Date of Graduation
Doctor of Education (Ed.D.)
School of Education
Organization & Leadership EdD
Subsidized transit policy is a strategy used to lessen environmental impacts and increase institutional accessibility in higher education. Program funding to support this subsidized transit policy can vary between institutions. This research focuses on the geographic analysis of Eco Pass, a student led initiative implemented in the Foothill De Anza Community College District in California to offset transportation costs for students. Through the use of Environmental Science Research Institute software, the research aimed to determine which geographic areas, if any, were of high and low probability of Eco Pass use from data during 2011-2017 using Tobler’s first law of geography. Exploratory regression was conducted using income, population, crime, vehicle ownership, and educational attainment (per census block) to determine Eco Pass use prediction. The results of the analysis indicate that over time the mean of the Eco Pass population, by student address, shifted eastward for the entire district. The impact of De Anza College’s Eco Pass students impacted the overall district, more than Foothill. Exploratory regression of selected variables revealed that population, with crime index on the borderline, as predictors of Eco Pass use. Ultimately, regression models were rejected to non-stationarity.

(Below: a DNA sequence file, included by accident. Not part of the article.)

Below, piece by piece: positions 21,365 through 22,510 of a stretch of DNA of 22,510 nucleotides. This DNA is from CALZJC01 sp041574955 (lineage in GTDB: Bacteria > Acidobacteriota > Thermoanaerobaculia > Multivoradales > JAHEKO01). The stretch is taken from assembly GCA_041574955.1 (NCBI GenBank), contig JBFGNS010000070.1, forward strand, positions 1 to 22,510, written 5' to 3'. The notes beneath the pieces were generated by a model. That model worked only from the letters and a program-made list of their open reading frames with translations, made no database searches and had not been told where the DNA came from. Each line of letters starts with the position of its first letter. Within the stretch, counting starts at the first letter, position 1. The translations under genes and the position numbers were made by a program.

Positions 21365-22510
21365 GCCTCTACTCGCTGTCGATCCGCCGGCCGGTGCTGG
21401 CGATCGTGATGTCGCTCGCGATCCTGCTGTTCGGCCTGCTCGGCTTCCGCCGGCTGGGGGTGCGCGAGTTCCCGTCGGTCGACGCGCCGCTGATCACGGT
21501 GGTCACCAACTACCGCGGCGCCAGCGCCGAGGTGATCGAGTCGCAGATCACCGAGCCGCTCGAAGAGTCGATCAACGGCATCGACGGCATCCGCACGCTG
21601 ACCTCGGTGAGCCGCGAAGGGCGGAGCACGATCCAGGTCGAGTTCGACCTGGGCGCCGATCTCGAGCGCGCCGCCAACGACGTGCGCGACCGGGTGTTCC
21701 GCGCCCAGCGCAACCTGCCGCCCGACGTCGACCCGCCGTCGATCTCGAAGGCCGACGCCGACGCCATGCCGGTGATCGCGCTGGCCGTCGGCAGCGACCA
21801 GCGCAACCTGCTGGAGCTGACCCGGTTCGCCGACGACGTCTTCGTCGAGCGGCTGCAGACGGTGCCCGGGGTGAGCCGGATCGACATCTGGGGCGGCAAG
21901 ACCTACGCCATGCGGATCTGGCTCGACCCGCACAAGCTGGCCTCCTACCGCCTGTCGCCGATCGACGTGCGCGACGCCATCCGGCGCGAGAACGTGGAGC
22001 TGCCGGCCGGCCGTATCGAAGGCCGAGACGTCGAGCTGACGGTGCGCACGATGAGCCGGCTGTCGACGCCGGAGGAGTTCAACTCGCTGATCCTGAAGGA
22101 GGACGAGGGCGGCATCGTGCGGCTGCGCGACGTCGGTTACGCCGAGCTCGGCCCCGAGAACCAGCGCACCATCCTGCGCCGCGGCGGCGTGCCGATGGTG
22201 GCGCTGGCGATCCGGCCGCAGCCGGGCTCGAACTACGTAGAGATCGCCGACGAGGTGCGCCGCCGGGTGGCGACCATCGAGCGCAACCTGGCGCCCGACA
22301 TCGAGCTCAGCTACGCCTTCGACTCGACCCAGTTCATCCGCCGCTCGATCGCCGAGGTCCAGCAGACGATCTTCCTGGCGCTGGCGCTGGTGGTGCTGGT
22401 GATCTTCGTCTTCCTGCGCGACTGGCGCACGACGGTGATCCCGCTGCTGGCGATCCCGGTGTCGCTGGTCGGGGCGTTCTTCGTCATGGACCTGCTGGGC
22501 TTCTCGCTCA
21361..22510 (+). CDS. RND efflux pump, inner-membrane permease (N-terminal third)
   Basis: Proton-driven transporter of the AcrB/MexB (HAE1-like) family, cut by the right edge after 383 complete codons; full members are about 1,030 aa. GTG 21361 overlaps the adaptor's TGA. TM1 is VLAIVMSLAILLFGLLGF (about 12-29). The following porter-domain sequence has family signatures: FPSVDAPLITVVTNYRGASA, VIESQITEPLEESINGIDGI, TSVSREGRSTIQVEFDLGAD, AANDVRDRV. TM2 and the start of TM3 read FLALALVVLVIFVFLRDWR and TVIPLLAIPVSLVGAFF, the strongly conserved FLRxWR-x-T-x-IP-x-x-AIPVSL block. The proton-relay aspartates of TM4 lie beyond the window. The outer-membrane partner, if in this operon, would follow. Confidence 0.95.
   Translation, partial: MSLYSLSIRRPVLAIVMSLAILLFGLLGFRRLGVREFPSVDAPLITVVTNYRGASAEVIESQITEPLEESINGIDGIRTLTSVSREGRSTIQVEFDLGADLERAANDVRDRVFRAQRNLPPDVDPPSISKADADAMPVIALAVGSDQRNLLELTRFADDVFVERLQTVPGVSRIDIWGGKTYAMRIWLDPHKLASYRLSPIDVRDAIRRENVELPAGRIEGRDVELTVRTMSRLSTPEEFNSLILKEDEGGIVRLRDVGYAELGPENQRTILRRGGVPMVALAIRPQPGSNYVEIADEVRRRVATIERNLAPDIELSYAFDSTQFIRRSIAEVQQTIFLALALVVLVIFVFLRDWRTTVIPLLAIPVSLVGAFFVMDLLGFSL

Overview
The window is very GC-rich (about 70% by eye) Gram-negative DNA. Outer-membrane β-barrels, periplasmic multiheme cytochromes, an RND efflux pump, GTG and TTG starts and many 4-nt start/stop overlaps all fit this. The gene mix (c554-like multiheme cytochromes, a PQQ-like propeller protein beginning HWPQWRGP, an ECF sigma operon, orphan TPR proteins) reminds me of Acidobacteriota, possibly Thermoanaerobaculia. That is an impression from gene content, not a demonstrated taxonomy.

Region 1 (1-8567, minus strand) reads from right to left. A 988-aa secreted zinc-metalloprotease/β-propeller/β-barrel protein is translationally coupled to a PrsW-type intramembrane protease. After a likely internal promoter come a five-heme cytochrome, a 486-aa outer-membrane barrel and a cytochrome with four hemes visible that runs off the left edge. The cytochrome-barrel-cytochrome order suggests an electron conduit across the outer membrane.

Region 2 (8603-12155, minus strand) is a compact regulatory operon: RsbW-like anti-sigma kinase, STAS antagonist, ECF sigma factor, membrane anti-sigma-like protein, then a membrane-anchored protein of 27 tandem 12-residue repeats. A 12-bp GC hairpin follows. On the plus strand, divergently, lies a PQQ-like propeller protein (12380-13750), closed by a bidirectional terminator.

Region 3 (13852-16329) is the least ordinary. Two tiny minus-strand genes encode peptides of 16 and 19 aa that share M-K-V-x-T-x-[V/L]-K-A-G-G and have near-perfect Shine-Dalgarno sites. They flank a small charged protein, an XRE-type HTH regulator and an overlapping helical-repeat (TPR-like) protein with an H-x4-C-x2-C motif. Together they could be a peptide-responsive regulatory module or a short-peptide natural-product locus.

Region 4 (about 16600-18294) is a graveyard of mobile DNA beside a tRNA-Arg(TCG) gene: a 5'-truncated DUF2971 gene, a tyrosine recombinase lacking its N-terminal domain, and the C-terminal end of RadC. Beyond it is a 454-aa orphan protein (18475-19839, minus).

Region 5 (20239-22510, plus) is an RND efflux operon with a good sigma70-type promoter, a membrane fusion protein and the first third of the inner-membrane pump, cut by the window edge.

Recommendations based on findings include assessing the goals of the Eco Pass policy. This study found that Foothill has less influence in the district Eco Pass geographic distribution and no significance of hot or cold spots. De Anza college has the larger influence and the largest area of high probability of use is that adjacent to the campus community. Spatial analysis based on Tobler’s law indicates that the district Eco Pass policy is providing access to students who differ from its own community, but further analysis resulted in discussion around the impacts of the changing composition of the district community. Being that the district exists within the unique area of the Silicon Valley, these changes will ultimately impact the student population.
De Toro, A. K. (2018). A Geospatial Analysis of a Transit Program on California Community College Students. Retrieved from https://repository.usfca.edu/diss/458